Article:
The local pharmacy is the typical point of contact for those who need access to drugs and medication. This well-regulated institution exists to give the general public access to the health-promoting products they need while still putting medical experts in charge. A coronavirus vaccine, which remains in development in the U.S., will undoubtedly find its way into thousands of pharmacies across the country. The near-term future of vaccine development, public roll-out and how its eventually administered is of great interest to J Lyle Bootman. That’s because he spent decades in the pharmacy, medicine and public health sector. His current role at a data-oriented global health firm also translates to the grand scale of distribution as it pertains to future coronavirus vaccines.
According to an Aug. 23, 2020 article from USA Today, the announcement of “a potential COVID-19 vaccine” could mean “infusions of antibody-rich plasma from recovered patients” that can “aid the immune systems of the sick.” Additional news reports reveal that 70,000 people have already been given the convalescent plasma and this form of treatment has been under investigation since March. Adding further complication is that the supply is currently limited so despite the welcome good news, it’s not yet the “cure” we’ve been waiting for since early 2020. Mr. Bootman’s previous role as co-chair of The Institute of Medicine, which published “Preventing Medication Errors” during his tenure, shows his commitment to smart and effective medicine administered by professionals at a pharmacy. While the effectiveness of this new plasma method is far from proven, it comes at a critical time. More than 5.7 million Americans have tested positive for the coronavirus and 176,000 citizens have died because of it.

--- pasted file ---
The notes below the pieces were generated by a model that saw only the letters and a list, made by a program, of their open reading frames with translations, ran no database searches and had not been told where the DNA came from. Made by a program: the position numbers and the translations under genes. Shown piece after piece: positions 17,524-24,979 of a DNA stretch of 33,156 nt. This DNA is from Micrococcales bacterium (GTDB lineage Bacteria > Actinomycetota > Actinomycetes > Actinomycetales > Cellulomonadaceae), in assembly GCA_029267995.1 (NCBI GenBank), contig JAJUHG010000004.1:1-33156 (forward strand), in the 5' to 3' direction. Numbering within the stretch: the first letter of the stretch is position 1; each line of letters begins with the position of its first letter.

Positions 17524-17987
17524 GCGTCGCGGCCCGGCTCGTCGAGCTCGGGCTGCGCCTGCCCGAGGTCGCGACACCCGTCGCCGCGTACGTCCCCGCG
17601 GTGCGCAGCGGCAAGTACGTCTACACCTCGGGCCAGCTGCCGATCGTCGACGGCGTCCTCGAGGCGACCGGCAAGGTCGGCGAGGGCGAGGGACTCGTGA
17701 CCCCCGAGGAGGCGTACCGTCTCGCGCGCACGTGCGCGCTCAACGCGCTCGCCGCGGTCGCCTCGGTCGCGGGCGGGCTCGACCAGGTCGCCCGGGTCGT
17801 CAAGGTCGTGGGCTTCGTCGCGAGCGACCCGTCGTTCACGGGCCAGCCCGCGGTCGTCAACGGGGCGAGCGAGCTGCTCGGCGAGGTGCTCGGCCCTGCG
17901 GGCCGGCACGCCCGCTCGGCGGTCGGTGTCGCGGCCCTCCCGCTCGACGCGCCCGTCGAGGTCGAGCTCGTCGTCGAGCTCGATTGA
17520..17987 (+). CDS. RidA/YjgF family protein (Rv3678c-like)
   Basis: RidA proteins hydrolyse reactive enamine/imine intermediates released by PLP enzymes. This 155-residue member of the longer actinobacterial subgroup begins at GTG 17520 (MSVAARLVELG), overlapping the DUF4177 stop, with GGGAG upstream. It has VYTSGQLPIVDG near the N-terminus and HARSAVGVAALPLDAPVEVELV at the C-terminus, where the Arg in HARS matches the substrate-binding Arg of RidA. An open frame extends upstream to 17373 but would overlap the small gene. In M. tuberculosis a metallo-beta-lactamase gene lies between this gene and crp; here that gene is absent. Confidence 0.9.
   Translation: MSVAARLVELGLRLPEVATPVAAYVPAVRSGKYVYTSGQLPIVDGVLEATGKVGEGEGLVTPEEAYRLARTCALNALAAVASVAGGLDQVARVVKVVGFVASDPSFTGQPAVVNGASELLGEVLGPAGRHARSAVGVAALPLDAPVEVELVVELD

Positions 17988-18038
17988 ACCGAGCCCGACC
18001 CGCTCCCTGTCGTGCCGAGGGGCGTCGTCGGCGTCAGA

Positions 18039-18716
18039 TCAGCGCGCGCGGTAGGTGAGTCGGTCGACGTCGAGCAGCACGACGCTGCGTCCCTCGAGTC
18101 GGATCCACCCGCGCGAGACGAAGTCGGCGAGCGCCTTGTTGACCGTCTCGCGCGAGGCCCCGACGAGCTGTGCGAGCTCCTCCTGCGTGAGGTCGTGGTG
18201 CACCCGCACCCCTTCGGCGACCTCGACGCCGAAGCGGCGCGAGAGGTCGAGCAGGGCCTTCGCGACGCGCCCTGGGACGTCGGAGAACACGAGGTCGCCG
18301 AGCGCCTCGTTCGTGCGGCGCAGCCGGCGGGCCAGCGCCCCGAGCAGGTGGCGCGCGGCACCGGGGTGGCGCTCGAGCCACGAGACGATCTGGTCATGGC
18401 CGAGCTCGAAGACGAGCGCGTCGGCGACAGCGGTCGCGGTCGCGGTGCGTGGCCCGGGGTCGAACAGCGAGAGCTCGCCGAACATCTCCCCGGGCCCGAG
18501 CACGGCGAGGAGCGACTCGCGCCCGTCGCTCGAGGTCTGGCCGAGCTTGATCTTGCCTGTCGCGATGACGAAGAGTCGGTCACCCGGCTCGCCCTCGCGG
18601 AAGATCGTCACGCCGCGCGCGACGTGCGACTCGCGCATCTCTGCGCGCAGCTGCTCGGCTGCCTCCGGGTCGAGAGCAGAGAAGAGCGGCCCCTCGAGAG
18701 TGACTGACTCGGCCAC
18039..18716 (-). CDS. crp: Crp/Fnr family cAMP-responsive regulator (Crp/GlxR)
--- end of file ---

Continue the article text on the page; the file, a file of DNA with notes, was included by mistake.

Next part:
Because of Jesse Lyle Bootman’s own lengthy career in this sector, and hundreds of personal research projects to his name, he’s a staunch supporter of doing your homework. His work into drug-related problems among elderly patients has renewed relevance here, as COVID-19 infections have largely proved deadly to those in their 70s and up. J Lyle Bootman’s work as co-investigator and principal investigator on this topic was conducted on behalf of The University of Arizona. The school is also where he was a faculty member of 40 years, including time as dean of the college of pharmacy. Even his current role, where Mr. Bootman helps to reduce medication-related problems, is relevant to possible coronavirus treatment plans. The goal of every medical professional is to spot any safety, efficacy and cost concerns before patients even enter the picture.